An experimental concertante production
featuring music by Antonio Vivaldi and Toshio Hosokawa (world premiere)
Idea and Concept Jeremias Schwarzer
One of the best known examples of Baroque program music is without doubt Vivaldi's Four Seasons. However it does not stand alone, as there are numerous other musical works by Vivaldi and his contemporaries where the depiction of nature plays a central role. Early operatic scenes often included music conveying storms and shipwrecks, and in instrumental pieces composers regularly added titles such as "Storm," "Seasons," and "Night and Dreams" in order to display their ability to portray nature just as capably as baroque painters.
This portrayal as well as 'discovery' of nature did not only grow over the centuries in European music history; it also played a strong role in traditional Japan, where it developed with almost no influence from the outside. Next to calligraphy and poetry (haiku would be unthinkable without its reference to nature), traditional Japanese music often portrayed nature or was used for the theatre to create a certain atmosphere of light, a season, or the smell of flowers.
Toshio Hosokawa, the most prominent living Japanese composer, refers to this relationship to nature as a defining element for his musical works. Because of this he is counted among those active in following the centuries-long tradition of Japanese art and music. Combined with his western education, he also brings a definite connection to the history of European music in his works.
In this concert program, east meets west and traditional meets modern through the depictions of nature: instrumental works of Toshio Hosokawa are juxtaposed against the baroque concerti of Antonio Vivaldi. Hosokawa supplies in his new work (to be premièred in September 2011) an acoustical backdrop for the baroque music. He describes his concept as a creation of a garden growing naturally around the baroque music. The various musical groups, made up of solo wind players, strings, and a continuo group, are positioned on the stage on podiums of different heights. The audience's concentration on the one or the other group is drawn in through the use of intricate stage lighting, which together with the musical dramaturgy recreates the endless cycle from night to night, beginning in darkness and finally ending in the secretive gloom of night, reflecting Vivaldi’s Concerto “La notte”.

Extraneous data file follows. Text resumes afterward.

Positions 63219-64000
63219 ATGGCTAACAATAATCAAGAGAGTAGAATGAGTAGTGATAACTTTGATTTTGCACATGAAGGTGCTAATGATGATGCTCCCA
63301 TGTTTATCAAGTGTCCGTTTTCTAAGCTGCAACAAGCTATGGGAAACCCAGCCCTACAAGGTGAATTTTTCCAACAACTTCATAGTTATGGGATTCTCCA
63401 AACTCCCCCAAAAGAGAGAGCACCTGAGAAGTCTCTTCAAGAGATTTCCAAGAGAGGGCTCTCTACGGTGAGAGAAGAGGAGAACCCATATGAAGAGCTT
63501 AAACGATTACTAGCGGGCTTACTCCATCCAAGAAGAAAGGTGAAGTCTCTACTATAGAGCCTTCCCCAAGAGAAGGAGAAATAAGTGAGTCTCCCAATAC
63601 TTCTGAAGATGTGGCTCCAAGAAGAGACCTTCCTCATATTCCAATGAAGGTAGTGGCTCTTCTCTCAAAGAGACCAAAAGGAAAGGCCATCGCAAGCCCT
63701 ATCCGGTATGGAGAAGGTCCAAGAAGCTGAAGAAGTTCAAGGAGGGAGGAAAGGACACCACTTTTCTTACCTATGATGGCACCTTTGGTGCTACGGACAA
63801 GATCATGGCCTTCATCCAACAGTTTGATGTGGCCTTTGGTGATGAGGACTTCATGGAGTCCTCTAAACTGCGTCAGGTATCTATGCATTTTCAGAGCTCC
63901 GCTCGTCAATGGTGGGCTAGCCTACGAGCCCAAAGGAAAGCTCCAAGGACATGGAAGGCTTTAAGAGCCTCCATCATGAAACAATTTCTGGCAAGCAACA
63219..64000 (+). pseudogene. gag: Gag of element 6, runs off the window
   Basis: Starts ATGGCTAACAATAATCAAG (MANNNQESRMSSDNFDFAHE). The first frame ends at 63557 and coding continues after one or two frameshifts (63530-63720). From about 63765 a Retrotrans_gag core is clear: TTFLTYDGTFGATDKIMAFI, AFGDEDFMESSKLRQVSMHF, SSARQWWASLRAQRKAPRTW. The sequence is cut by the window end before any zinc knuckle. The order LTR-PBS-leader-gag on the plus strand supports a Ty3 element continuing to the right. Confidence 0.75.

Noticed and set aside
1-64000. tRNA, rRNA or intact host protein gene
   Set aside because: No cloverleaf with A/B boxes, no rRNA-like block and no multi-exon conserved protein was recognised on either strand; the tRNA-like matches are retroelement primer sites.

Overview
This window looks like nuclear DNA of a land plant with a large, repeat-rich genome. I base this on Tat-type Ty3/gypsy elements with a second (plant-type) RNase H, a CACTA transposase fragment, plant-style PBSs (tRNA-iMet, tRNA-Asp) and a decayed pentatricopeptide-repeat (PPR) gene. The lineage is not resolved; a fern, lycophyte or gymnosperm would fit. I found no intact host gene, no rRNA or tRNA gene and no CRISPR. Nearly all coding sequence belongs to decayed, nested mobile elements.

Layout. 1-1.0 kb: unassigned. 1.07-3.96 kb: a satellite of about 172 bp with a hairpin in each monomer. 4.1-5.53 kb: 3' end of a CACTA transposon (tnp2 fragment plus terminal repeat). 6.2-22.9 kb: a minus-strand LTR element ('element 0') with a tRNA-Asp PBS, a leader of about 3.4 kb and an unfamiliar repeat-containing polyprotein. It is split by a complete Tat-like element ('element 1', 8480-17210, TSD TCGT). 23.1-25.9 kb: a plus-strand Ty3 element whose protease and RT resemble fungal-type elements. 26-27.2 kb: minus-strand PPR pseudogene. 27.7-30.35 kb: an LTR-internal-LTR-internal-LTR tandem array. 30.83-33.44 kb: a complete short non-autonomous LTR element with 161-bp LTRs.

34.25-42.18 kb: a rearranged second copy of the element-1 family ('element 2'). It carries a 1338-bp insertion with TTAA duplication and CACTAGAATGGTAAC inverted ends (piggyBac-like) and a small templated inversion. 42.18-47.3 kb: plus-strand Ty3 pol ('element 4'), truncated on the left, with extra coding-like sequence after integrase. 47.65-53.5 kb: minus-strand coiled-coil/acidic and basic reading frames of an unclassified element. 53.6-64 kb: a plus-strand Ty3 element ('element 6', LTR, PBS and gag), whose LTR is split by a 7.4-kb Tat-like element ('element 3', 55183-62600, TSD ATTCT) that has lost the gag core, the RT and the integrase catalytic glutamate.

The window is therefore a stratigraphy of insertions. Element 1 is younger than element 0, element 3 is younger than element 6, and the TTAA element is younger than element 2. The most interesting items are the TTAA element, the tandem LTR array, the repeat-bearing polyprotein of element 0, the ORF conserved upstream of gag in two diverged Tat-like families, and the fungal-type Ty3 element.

Renowned spatial artist Claudia Doderer will be devising the visual realization. Her artistic approach is very close to the organic developments in Hosokawa’s music. The search for the essence of each work is always her starting point. The first step is to reduce as much as possible, in order to trace a spatial nucleus that can in the next step unfold again as something utterly new. A single surface can experience a complete change in perception through different assembly in a particular room and through slight adjustments in light or perspective. These processes of change are consistently derived from the musical structure. It is for this reason that Claudia Doderer works intensively already during the concept development with the composer Toshio Hosokawa and with the interpreter Jeremias Schwarzer, who initiated the project in the first place.
The musicians of the world‐renowned Akademie für Alte Musik Berlin also play an active role in the conceptualization and realization of this project. In several workshops with Toshio Hosokawa and Jeremias Schwarzer they will deepen the idea of the East‐West musical dialogue and merge the two styles together to form a new work.
The aim of this program is to create a 75-minute long production. combining contemporary Japanese with Italian baroque music so that the picture of a garden is brought to life and begins to ‘sing’.
Film By Stephan Talneau
Camera: Philip Griess, Stephan Talneau, Petra Stawowczyk